I've taken pictures throughout my teen and adult life, and am still no good at it. I took a Kodak camera to Europe when I was 17, and took pictures of everything. When I returned to the States and developed the shots, I learned an important lesson. I had taken many pictures of landmarks and scenic wonders, but they were boring as hell, and not nearly as good as a postcard. But if I happened to place one of my friends in front of Versailles, suddenly the picture had life.
From then on, I took pictures of people. I never took a picture of the gorgeous view, unless someone I cared about was standing in front of it.
During my college years, my post-college years, my grad school years, and my post-grad school years, I took thousands of pictures of the people in my life. Everyone around me was so used to my snapping candids that they didn't even remember that I had done so. Of course, one of the joys of taking pictures of your friends comes when you present them with the finished shot as a memento.
That almost never happened. I have over a dozen huge photo albums stuffed with pictures which my friends would love to have, but don't.
Along comes Facebook. With the help of my slow but efficient scanner, I am now able to share all these pictures with the folks for whom they were intended. I've spent the better part of the past week laboriously scanning various pictures onto the computer, and uploading them to FB. I love the fact that one can "tag" the photos with the people who are in them; Facebook then alerts these folks that new photos have been posted, and they can come find the pics.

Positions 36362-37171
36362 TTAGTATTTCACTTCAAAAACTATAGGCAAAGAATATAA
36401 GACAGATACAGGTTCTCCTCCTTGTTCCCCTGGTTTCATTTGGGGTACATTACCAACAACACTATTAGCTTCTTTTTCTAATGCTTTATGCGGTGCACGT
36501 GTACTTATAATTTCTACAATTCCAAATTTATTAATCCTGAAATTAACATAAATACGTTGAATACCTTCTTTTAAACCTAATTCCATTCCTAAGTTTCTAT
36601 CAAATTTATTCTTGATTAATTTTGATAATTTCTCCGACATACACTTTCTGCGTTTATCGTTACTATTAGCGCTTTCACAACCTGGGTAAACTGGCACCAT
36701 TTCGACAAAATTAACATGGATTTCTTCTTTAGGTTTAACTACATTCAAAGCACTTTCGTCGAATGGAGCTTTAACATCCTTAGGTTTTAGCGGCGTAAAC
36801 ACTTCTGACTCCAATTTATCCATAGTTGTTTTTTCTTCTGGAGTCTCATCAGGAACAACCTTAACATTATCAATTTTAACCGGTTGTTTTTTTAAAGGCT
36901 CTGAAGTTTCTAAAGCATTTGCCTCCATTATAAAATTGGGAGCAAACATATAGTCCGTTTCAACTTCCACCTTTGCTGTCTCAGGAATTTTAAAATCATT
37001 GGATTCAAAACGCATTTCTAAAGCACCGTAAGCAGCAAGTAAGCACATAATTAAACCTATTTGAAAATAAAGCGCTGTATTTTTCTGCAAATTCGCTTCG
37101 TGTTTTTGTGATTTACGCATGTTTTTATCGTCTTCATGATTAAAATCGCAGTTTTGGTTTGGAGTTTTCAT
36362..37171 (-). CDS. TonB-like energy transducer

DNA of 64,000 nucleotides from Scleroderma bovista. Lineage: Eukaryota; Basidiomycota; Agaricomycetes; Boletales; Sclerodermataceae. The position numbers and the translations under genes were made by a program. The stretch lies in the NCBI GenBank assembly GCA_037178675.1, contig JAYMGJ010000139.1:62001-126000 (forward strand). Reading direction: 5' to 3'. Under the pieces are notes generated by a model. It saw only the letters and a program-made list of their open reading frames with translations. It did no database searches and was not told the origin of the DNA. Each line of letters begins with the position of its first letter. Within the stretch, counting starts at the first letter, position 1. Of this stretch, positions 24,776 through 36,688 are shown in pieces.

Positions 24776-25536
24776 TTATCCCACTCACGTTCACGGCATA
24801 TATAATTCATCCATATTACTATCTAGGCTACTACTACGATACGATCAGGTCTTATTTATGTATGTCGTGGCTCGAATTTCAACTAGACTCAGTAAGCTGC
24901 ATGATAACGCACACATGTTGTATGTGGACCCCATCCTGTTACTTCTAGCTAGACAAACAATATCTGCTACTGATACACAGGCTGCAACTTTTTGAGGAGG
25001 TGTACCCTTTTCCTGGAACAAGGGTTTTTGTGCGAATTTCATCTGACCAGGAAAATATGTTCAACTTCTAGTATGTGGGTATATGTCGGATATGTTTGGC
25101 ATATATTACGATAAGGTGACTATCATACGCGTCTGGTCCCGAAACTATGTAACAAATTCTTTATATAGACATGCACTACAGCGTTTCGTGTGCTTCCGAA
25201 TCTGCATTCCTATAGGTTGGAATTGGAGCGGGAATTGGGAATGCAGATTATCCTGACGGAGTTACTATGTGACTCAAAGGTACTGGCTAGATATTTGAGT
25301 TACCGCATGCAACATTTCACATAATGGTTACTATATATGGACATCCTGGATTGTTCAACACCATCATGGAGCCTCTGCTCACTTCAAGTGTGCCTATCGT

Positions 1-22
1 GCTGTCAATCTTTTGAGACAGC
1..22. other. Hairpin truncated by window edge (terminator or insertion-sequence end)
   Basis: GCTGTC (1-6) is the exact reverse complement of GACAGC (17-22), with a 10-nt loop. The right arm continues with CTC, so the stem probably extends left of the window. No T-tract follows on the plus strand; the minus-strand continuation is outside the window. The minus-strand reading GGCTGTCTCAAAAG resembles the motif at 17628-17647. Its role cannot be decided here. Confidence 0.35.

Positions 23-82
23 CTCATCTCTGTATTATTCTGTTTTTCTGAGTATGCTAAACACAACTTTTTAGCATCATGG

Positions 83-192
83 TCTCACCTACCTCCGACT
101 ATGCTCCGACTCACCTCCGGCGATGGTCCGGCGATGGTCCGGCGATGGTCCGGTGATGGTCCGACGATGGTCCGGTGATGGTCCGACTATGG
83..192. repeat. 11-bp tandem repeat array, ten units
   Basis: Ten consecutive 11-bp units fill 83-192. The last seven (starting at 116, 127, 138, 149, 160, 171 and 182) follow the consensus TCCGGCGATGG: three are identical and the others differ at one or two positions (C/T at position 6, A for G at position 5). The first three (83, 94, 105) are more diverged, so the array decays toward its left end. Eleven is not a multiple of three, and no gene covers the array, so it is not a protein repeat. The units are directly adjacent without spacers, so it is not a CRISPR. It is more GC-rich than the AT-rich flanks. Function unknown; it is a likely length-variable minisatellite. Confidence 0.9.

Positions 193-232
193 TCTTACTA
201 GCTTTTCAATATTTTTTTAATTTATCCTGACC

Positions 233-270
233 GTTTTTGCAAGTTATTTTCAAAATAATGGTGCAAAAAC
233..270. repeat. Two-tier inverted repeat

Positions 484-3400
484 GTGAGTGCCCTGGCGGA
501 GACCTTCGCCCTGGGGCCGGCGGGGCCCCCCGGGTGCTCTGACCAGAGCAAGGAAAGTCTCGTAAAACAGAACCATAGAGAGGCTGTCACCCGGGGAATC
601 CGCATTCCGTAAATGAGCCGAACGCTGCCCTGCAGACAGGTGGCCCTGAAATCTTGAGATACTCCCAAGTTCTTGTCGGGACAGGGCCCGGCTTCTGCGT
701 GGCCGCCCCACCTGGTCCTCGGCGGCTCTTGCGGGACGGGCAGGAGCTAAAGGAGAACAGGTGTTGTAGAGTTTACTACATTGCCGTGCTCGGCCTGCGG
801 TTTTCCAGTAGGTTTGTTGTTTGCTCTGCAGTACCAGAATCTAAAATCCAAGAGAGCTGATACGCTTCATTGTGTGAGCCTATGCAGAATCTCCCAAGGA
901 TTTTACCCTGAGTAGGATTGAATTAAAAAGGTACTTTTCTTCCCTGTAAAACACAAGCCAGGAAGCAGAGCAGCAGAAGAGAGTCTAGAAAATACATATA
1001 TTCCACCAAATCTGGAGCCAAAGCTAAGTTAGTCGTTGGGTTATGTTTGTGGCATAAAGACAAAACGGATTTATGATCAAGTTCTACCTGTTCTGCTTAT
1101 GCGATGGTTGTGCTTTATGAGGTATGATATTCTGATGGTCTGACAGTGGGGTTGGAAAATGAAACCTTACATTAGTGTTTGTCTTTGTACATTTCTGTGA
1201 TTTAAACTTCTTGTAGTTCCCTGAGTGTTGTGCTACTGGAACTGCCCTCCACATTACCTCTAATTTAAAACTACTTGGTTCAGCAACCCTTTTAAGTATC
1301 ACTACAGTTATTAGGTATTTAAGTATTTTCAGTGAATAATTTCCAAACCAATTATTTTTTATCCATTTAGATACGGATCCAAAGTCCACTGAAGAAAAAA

I don't have any intention of posting ALL my photos, as I'm sure I have close to 10,000. But I'd like to distribute a representative number, and to that end, my Facebook Photo albums include shots of my college chums, as well as the group of actors with whom I did several shows at the Granada Dinner Theatre. I've also started an album of my grad school days, and one which contains more recent shots of one of my favorite theatrical experiences, Shear Madness, an association of which I am extremely proud. I plan to gradually add more shots to these albums.
When I was taking these pictures (some of them 30 years ago and more!), no one could have conceived that we would one day have the technology to display those photos for anyone in the world to view. So I am glad that Facebook allows anyone who has been tagged in a photo to remove that tag of themselves; as an actor, I am keenly aware how difficult it is to control one's image. I don't think anyone should be forced to have their image available for the whole world to see.
But here's the curious part. I currently have a few hundred pictures online at Facebook. One would think that, in that number, quite a few of the ladies might feel a bit self-conscious about their picture being so available, but one would be wrong. I have not had a single female friend signal her objection to a photo of herself; everyone seems to love reviving old memories and sharing a chuckle at their youth.
Out of the dozens of friends who appear in the pictures on my Facebook site, only three have UNtagged photos of themselves. All three are men.